by Andrea Flagg
School’s open and it’s making me worry, I have three schools all within one/two/three blocks of my home. Over the years in my town, unfortunately, there have been several child pedestrian accidents. The two that stay in my mind are those of the six year old boy, who was walking along the busy main street with his mother, and spotted his friends on the other side. He was extremely excited to see his friends across the street that he suddenly darted into traffic, and sadly did not make it to the other side. The other child was nine, and walking along the street curb area when a car struck him. Luckily, he suffered only minor injuries.
These tragic events spurred me to research information on Child Pedestrian Safety. The following is what I found by researching AAA of North Jersey and www.safekids.org.
Very few children under the age of 10 can manage safely crossing the street. I found this to be true while out with an 8 year old child.We were walking in town, on our way to get ice cream and needed to cross the main street. As I was looking and waiting to cross, I realized she was not paying attention, and kept walking, I had to pull her out of harms way. Children can not judge speed, distance or direction well and are easily distracted. Something I have witnessed first hand!
Young children think if they can see a car, that a car and see them. Children are shorter and smaller than adults and given the fact that there are so many SUV’S on the road today, many cars have a huge area in their blind spots. Most children are struck while in streets or driveways near their homes, when they run out between parked cars, walk along the edge of the road, cross the middle of the block or in front of a turning vehicle.
As adults and nannies there are several actions we can take to protect children:
- Behave properly when crossing the street in order to be a good role model.
- Always hold the child’s hand while in parking lots, on sidewalks of busy streets and especially when crossing any street.
As a driver we can help to avoid pedestrian accidents by:
- Walking around your vehicle before getting in, to be certain no children are near before driving away. (SUV’s tend the have huge blind spots when backing up. To help improve your view, install stick-on convex mirrors, which will help maximize your side views.)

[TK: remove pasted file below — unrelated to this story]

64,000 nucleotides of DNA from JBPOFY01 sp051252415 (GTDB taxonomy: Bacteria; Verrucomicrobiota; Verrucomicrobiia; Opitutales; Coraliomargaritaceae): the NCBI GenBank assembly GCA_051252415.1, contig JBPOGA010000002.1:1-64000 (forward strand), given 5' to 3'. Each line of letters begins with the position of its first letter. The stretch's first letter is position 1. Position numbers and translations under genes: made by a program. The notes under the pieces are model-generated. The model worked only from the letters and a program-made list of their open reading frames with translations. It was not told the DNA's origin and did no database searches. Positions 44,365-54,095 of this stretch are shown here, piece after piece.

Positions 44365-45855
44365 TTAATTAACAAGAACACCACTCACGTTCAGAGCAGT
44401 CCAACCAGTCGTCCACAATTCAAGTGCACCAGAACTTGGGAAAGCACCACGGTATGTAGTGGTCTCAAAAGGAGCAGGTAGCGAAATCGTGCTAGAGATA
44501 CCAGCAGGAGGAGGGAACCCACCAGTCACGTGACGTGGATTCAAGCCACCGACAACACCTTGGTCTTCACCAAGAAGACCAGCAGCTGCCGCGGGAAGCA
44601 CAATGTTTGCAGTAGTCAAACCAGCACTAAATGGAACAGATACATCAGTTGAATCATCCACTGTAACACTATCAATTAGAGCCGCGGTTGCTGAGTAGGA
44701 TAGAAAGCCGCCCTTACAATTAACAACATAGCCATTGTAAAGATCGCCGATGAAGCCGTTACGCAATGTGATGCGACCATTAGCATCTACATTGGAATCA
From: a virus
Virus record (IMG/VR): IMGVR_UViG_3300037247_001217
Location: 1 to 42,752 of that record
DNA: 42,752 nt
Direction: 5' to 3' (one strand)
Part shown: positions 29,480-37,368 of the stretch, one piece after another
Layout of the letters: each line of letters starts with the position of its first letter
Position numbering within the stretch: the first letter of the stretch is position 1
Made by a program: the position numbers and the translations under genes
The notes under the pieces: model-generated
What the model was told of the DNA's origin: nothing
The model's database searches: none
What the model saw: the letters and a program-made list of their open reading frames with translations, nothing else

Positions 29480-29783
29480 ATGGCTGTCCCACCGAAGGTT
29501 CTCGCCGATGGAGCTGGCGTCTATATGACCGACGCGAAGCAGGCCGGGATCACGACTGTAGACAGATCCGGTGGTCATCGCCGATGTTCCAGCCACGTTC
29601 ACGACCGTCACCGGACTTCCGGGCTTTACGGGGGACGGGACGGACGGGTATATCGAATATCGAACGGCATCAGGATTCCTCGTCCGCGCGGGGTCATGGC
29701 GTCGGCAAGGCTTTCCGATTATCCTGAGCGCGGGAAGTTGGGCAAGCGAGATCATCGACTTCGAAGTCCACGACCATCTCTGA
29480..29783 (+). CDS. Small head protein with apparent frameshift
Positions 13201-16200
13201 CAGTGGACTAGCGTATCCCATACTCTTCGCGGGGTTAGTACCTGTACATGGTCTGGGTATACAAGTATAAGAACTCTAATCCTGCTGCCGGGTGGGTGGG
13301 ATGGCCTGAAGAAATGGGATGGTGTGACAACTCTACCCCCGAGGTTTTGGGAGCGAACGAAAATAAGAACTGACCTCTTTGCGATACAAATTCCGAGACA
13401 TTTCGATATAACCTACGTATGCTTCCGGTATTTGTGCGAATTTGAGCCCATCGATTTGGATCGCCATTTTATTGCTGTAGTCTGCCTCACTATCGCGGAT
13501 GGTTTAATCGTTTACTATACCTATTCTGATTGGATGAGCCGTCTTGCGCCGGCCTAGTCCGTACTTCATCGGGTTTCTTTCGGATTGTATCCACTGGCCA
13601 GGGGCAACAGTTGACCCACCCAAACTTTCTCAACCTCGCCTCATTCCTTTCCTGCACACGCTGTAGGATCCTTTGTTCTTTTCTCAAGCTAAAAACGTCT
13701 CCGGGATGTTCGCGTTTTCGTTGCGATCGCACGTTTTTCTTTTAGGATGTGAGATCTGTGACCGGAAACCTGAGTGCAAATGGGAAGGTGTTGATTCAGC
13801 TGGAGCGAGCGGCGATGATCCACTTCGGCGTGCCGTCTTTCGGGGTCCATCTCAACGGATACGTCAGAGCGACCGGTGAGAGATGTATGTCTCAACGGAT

- Leaving extra time when traveling so that you are not tempted to speed or drive unsafely.
- Eliminating distractions in your car, (as nanny I personally know how wild it can be at times with children on board, but children need to be taught proper behavior as passengers and let you focus on driving.)
- Never using a hand held cell phone while driving – it is the law.
- Using only one earpiece with a portable music player, when walking or biking so that you can hear oncoming traffic.
What we can teach children:
- Not to cross the street alone if they are younger than 10.
- Stop at the curb before crossing, and when it is safe, do not run; walk.
- Cross only at corners, using traffic signals and cross walks or going to a corner where a crossing guard is on duty.
- Look left, right and left again before crossing, and keep looking even while crossing, sometimes traffic can appear out of no-where.
- Walk facing traffic.
- Make eye contact with drivers before crossing in front of them to help insure that they are aware of your presence.
- Do not play in driveways, streets, or parking lots and especially between cars.
- Have identification with you and always wear reflective clothing at night.
With so many vehicles on the roads we need to prepare ourselves and the children, by teaching them to follow these guidelines, surely we will aid in avoiding pedestrian accidents.
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